Originally released between 1975 to 1991 on the now-defunct Calliope label, Andre Isoir's recordings of the complete organ works of Bach have been unanimously acclaimed by both the press and the public. La Dolce Volta now offers these landmark recordings (unavailable since 2008), completely remastered, in a deluxe, specially priced boxed set. The set includes a 152 page, full color booklet rich with photos and information about the music and the recordings.
This 1990 Digital Recording is a must for Bach's CD Collector. Recorded using historic organs on which some were played himself by Bach. Marie-Claire Alain's playing here is more in historic and faithful to performance practice. The tempos and the registrations are well planned and the approach of playing is spontaneous and simple. The spirituality of the performer is so evident here.
"The grande dame of French organists, Marie-Claire Alain recorded the complete organ music of Bach not once, not twice, but three times. This collection is the third recording, made in the late '80s and early '90s, and recorded digitally by Erato. For this version, Alain had access to restored, historic organs, including some that Bach himself would have played…"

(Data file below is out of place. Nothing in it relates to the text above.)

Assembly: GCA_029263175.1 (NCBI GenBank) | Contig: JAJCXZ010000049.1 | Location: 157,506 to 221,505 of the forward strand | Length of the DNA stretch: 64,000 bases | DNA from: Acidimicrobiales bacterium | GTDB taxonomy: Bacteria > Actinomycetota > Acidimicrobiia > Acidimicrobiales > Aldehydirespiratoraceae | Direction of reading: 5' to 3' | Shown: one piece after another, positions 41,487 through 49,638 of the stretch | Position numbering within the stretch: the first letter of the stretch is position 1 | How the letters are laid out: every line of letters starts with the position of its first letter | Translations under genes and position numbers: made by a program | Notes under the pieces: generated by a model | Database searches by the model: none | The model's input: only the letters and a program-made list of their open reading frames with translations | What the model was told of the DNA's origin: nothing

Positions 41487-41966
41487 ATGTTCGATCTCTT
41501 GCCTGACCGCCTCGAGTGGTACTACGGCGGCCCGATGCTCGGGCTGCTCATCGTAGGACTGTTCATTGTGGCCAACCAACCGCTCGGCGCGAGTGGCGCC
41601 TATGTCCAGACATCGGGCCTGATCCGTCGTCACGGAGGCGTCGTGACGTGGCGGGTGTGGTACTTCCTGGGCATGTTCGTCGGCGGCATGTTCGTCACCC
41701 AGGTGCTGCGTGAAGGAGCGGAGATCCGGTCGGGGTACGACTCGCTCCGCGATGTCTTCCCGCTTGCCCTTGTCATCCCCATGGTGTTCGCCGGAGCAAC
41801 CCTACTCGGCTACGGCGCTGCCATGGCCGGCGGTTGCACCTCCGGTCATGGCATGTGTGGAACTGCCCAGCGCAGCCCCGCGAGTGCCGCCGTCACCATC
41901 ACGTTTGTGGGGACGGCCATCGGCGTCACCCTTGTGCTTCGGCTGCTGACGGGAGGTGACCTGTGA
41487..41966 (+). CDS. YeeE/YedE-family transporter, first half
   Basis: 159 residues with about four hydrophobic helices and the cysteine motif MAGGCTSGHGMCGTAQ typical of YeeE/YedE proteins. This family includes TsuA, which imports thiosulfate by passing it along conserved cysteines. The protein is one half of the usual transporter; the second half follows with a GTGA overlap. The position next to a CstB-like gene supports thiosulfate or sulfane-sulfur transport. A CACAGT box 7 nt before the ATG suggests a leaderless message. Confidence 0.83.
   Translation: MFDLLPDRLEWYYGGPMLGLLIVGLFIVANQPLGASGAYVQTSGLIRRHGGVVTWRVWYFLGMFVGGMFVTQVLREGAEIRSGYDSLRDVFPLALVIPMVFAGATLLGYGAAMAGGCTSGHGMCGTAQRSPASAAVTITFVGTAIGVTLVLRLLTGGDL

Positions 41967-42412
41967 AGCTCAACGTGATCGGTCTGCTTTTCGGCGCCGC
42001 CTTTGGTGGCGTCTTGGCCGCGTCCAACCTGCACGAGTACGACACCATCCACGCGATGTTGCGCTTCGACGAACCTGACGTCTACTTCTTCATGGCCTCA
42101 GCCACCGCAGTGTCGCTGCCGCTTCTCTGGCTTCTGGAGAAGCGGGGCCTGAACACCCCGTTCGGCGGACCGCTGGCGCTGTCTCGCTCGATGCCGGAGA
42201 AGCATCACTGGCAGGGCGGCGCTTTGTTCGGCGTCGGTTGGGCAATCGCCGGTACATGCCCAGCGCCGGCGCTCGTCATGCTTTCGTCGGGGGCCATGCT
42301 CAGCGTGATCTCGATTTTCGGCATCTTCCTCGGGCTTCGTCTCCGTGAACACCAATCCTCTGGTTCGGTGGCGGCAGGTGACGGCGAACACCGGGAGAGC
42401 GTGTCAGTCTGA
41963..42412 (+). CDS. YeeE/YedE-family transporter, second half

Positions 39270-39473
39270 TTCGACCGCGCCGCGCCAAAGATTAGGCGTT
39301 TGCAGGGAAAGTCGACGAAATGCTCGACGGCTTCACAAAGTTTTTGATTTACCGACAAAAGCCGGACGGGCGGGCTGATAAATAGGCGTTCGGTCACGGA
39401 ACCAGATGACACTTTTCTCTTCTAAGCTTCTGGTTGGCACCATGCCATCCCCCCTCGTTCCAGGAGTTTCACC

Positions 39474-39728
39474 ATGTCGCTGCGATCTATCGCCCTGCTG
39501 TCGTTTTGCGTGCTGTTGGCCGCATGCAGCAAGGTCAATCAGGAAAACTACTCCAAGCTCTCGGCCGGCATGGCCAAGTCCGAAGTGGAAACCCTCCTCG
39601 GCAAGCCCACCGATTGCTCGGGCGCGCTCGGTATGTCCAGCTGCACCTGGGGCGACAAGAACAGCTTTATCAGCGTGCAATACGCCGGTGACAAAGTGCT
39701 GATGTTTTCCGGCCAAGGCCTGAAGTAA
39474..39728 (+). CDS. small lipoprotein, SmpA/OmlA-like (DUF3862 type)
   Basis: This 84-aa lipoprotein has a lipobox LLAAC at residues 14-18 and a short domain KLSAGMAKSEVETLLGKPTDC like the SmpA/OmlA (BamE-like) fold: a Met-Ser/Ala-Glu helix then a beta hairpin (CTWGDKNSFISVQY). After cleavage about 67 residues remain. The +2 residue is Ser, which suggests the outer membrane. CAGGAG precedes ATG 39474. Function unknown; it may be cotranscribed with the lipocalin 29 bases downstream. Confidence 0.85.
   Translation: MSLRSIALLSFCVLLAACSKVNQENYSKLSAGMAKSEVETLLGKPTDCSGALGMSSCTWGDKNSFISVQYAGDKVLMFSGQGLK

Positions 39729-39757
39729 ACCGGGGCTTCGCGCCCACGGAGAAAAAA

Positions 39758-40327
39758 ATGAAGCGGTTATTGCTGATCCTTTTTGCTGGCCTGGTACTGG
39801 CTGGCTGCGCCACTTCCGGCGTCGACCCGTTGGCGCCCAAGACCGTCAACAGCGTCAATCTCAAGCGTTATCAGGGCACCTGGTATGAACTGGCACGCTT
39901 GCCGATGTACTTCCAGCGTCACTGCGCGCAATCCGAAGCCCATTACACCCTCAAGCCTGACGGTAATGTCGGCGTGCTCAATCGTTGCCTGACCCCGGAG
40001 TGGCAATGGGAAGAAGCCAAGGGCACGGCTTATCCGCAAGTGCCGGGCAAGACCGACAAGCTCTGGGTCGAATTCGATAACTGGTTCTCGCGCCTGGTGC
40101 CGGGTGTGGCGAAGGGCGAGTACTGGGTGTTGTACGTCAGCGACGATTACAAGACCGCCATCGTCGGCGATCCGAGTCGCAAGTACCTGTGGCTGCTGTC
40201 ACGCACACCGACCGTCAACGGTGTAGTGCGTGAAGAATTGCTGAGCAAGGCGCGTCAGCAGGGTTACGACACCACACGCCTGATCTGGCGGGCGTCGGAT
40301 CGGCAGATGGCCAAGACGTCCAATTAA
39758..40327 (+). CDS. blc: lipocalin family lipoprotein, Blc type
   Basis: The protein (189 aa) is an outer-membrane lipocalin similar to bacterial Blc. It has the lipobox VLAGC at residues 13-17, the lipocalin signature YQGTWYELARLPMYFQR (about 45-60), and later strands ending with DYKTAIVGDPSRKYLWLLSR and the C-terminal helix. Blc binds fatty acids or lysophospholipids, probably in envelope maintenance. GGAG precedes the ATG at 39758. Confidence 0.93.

This program also makes a perfect introduction to the world of the cantatas in general for anyone who loves Bach's instrumental music or larger vocal works (like the B minor Mass), but who has been hesitating before taking the plunge into the vast sea of his cantata production. Why? Simple: two of these pieces contain music found elsewhere in Bach's output. For example, the first chorus of BWV 120 became the concluding number (Et expecto) of the B minor Mass "Credo". BWV 29 opens with an almost shockingly brilliant arrangement (as an organ concerto) of the opening movement of the E major violin partita, followed by the chorus that appears in the B minor Mass as both the "Gratias" and the "Dona Nobis Pacem" (the German original means exactly the same thing as the Gratias: "We thank thee," making the adaptation entirely apropos). All three cantatas feature brilliant writing for trumpets (four of them in BWV 119) and drums, and were written for civic ceremonies in Leipzig. And if the words are often less than inspiring to us now, no one can argue that Bach didn't rise to the occasion musically.